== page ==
It’s Labor Day weekend. For many Americans that means a three-day weekend to eat barbecue and enjoy the last days of summer with loved ones, but Labor Day represents a lot more. As we go All In for Care at the bargaining table to win better pay and benefits for caregivers, we should keep in mind the history of the holiday.
Labor Day was created by union members in the late 1800s to recognize the contributions workers have made to building our country, and making it prosperous. Home care workers and other domestic workers have cared for our nation’s seniors and people with disabilities for decades, even centuries. Our work keeps this country moving forward by ensuring that those who need it have access to the quality care they deserve. The care we provide allows people to age with dignity, and allows individuals with disabilities to receive care at home rather than institutions.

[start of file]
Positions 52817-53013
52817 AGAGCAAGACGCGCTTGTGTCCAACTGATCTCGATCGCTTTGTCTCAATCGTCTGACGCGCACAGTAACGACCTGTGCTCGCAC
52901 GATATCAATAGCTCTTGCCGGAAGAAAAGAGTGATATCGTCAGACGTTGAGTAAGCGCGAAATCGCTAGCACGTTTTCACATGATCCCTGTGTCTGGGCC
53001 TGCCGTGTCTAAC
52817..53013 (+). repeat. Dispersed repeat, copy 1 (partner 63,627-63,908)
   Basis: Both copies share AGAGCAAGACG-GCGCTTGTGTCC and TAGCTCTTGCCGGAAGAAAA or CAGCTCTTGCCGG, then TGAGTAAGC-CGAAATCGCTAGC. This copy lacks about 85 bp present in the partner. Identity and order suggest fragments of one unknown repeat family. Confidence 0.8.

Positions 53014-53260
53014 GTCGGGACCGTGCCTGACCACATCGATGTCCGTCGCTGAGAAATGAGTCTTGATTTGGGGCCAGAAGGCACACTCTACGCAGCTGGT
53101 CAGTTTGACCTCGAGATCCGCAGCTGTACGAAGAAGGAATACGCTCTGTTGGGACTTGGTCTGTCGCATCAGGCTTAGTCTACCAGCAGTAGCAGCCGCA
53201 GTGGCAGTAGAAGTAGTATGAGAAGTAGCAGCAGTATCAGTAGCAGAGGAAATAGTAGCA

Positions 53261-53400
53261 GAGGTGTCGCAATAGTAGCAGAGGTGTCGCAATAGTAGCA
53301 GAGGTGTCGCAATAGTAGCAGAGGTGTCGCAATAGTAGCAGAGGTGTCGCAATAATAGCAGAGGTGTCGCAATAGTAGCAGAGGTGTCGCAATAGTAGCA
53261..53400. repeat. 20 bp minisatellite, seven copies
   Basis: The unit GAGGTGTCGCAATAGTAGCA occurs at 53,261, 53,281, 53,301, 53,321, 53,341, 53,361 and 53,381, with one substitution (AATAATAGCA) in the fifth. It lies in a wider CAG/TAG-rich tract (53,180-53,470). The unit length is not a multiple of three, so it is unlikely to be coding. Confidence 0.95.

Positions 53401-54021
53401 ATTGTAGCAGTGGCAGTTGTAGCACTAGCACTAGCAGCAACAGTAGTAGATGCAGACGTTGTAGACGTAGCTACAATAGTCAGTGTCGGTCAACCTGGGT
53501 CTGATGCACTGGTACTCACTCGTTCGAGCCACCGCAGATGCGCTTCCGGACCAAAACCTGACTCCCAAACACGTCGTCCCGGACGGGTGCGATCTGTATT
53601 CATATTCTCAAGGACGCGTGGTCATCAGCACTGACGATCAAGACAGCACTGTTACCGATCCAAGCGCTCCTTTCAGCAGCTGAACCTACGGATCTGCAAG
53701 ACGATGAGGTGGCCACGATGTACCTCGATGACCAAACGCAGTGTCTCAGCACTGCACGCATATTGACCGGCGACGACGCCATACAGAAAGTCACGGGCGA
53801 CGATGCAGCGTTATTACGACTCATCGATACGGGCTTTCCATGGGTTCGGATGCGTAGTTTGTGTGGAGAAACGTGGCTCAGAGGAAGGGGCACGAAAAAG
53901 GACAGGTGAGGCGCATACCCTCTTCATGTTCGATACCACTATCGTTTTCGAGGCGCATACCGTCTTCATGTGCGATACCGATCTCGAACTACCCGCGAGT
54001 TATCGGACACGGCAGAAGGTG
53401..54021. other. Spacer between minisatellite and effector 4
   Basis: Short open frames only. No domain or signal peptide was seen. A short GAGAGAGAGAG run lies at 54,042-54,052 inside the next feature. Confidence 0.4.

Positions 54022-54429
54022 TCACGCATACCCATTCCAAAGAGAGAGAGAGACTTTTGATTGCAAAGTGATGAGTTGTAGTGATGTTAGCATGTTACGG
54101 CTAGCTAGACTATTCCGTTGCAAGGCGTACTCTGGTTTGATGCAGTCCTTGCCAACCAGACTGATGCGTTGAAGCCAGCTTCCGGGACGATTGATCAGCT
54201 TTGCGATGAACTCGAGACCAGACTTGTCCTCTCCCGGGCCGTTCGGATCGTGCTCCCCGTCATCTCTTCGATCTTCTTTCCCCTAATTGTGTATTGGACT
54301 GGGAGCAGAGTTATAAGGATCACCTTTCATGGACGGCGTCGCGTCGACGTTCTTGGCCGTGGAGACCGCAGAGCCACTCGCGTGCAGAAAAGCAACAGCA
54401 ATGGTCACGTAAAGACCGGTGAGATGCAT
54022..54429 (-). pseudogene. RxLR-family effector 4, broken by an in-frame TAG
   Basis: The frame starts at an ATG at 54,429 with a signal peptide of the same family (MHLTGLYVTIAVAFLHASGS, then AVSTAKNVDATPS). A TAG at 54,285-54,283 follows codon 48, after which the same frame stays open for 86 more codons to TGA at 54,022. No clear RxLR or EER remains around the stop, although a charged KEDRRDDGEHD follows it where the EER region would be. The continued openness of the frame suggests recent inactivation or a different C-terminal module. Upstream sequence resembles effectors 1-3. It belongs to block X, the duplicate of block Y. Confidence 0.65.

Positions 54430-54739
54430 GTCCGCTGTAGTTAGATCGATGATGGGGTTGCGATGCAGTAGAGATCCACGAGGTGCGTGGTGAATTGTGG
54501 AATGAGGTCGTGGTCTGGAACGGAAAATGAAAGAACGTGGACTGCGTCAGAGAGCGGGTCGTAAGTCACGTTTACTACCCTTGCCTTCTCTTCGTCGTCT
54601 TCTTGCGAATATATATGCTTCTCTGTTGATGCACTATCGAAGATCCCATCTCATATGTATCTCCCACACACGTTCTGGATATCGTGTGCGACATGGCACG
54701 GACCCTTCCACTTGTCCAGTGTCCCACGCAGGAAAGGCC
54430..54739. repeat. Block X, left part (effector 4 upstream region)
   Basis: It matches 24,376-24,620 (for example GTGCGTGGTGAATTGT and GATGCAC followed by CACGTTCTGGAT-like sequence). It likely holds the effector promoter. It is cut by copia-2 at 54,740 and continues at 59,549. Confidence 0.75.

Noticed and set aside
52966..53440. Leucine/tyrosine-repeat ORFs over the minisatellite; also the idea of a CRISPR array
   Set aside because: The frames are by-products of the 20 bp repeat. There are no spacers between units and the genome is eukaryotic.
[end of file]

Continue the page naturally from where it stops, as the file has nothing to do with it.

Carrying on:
It’s important to recognize the achievements and value of workers, but to also remember that some workers, including home care providers remain undervalued and underappreciated. Labor Day became a national holiday in 1896, but IHSS providers still work without paid holidays. And until last year, we’d endured decades of exclusion from the Fair Labor Standards Act, which gave most workers overtime pay benefits almost 80 years ago.
UDW caregiver William Reed from Placer County provides care for his adult son who lives with autism. William recently spoke out about the need to treat IHSS providers with the same respect as other workers. “Our work is real work,” he said. “It’s time to make a change, and start treating the work of all home care providers with dignity and respect.”
It’s true, and UDW caregivers have had to fight for many of the same basic rights most workers enjoy automatically. Whether it’s securing overtime, stopping cuts to the IHSS program, or helping raise the state’s minimum wage; we have proved that when we fight together, we can win!